The problem with private prisons is that the profit-motive is not compatible with humane and fair justice systems. The "rights and needs of prisoners" are subordinated to the desire for cost-cutting and profits, whilst governments divest themselves of responsibility for protecting those rights. Cost-cutting can lead to inadequate health-care, hygiene, security and discipline in prisons.
Justice Dowd told an Australian inquiry:
Our primary concern is that human rights bind governments either legally or morally. Human rights do not bind a private contractor and cannot bind a private contractor because these are non-delegable rights.. You cannot impose human rights on a contractee running a prison system or otherwise.
Percent of Prisoners Held Privately (2011/12)
For private prison operators business depends on maximising the number of detainees, whilst minimising the costs of housing and guarding them. Prisoners are treated as commodities rather than with dignity. There is little incentive to rehabilitate prisoners who will otherwise keep returning to the prison system. What is more, drug treatment, education and job training are costs that can eat into profits.
The UK was the first European nation to transfer the management of a public prison to a private company in 1992. After that it contracted out the design, building and operation of prisons to the private sector.
Yet two out of the three worst perfoming prisons in the UK, according ot the Ministry of Justice, are privately run: Oakwood prison by G4S and Thameside prison by Serco.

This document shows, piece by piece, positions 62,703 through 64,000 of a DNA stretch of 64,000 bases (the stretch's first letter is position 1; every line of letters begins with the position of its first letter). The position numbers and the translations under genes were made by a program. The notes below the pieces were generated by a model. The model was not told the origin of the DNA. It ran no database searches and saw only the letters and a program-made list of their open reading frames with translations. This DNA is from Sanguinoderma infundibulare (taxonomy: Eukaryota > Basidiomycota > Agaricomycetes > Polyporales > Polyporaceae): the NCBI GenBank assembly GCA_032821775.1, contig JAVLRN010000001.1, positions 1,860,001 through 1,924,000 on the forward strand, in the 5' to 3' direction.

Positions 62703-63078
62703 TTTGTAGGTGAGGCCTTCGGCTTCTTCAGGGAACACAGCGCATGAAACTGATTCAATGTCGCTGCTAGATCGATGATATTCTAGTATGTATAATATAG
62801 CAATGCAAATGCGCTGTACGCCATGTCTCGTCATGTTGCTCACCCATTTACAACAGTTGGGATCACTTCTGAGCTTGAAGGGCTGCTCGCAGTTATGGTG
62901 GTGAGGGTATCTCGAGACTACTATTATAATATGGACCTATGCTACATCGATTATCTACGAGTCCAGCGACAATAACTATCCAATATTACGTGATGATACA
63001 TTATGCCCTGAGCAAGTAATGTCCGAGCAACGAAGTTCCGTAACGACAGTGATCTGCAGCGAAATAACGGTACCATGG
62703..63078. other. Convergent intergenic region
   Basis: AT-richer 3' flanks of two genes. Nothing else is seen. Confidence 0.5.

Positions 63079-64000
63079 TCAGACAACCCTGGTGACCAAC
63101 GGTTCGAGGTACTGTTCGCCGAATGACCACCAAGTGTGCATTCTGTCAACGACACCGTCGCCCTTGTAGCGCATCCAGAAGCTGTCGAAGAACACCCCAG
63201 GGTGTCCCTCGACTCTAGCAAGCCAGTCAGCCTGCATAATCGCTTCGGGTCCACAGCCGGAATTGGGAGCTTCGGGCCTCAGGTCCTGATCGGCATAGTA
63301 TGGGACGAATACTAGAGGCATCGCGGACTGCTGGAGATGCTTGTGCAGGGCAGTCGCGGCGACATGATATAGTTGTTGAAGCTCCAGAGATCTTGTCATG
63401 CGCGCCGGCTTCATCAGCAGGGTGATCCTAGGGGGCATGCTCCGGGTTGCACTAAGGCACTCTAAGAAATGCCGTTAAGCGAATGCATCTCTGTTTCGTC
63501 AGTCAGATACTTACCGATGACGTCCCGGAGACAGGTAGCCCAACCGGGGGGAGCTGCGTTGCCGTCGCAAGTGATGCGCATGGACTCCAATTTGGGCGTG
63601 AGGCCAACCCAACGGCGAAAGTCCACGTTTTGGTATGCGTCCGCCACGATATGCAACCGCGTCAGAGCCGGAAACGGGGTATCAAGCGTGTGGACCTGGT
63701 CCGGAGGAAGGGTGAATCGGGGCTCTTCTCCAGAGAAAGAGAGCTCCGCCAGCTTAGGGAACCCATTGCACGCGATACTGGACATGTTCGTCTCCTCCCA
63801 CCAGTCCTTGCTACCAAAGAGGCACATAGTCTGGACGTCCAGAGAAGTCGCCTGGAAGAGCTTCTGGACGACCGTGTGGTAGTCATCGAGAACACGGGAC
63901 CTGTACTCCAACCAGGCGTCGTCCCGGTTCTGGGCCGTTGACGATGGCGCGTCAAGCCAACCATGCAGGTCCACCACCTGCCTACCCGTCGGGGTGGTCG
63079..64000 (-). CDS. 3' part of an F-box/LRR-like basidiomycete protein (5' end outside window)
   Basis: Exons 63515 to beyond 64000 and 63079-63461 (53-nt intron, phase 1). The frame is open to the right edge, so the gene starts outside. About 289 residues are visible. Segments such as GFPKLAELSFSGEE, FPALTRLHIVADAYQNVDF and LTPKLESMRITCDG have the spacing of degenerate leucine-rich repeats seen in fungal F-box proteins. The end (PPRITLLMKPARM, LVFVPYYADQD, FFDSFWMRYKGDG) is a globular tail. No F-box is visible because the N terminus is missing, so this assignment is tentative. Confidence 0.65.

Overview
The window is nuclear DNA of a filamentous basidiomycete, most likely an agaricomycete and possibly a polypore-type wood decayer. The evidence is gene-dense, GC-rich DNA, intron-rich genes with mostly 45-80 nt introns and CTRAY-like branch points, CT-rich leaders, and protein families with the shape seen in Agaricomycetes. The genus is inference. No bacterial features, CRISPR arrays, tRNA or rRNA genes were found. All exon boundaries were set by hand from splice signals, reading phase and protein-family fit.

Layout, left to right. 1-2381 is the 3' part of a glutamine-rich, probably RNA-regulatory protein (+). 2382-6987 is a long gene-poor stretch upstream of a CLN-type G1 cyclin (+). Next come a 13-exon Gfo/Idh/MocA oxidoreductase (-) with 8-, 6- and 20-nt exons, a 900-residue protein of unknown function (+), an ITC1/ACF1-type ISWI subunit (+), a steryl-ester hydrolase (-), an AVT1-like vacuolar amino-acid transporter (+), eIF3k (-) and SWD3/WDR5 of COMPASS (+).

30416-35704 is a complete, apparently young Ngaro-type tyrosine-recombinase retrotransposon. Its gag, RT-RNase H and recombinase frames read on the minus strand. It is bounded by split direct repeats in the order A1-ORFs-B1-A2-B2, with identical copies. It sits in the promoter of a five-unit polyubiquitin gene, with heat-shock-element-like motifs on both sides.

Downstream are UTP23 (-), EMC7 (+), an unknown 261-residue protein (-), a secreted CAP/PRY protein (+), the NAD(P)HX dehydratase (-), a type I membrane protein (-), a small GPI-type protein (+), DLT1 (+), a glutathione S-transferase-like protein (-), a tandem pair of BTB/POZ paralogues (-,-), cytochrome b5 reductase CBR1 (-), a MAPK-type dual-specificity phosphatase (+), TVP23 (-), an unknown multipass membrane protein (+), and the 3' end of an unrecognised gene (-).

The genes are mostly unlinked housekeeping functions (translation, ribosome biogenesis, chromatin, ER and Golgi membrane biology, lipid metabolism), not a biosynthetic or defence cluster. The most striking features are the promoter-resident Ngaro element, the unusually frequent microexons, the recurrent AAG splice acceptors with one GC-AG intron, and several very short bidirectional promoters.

In 2003 hundreds of inmates were "removed from Britain's first privately-run young offenders institution [Ashfield Young Offenders Institution] after it was condemned as the worst prison in the country." An independent report found that low pay and poor training" of prison guards led to an unacceptably high level of reported assaults on inmates and poor discipline'.
At Kilmarnock prison in Scotland in 2003 staff in the prison's detox and drug abuse "could not cope with the volume of cases. The problem was so serious that 'the mentally ill are being neglected as are the genuinely ill'... Staff were at 'breaking point' because of poor pay and stress caused by working as many as seventy hours most weeks."
In 2013, the new Thameside prison in England was criticized by the chief inspector of prisons for having high rates of assault as well as Serco's response to the assaults. In 2012, it was announced that G4S would lose its contract for England's first private prison, HMP Wolds, after the facility's inmates were found to have high levels of drug use and idleness. Scotland's privately-operated Addiewell Prison was found to be the most violent prison in the country for both staff and inmates in 2011. In 2009, government documents revealed that private prisons in England and Wales were less proficient than their publicly-operated counterparts, and that twice as many inmate complaints were upheld in private facilities than in their publicly operated counterparts.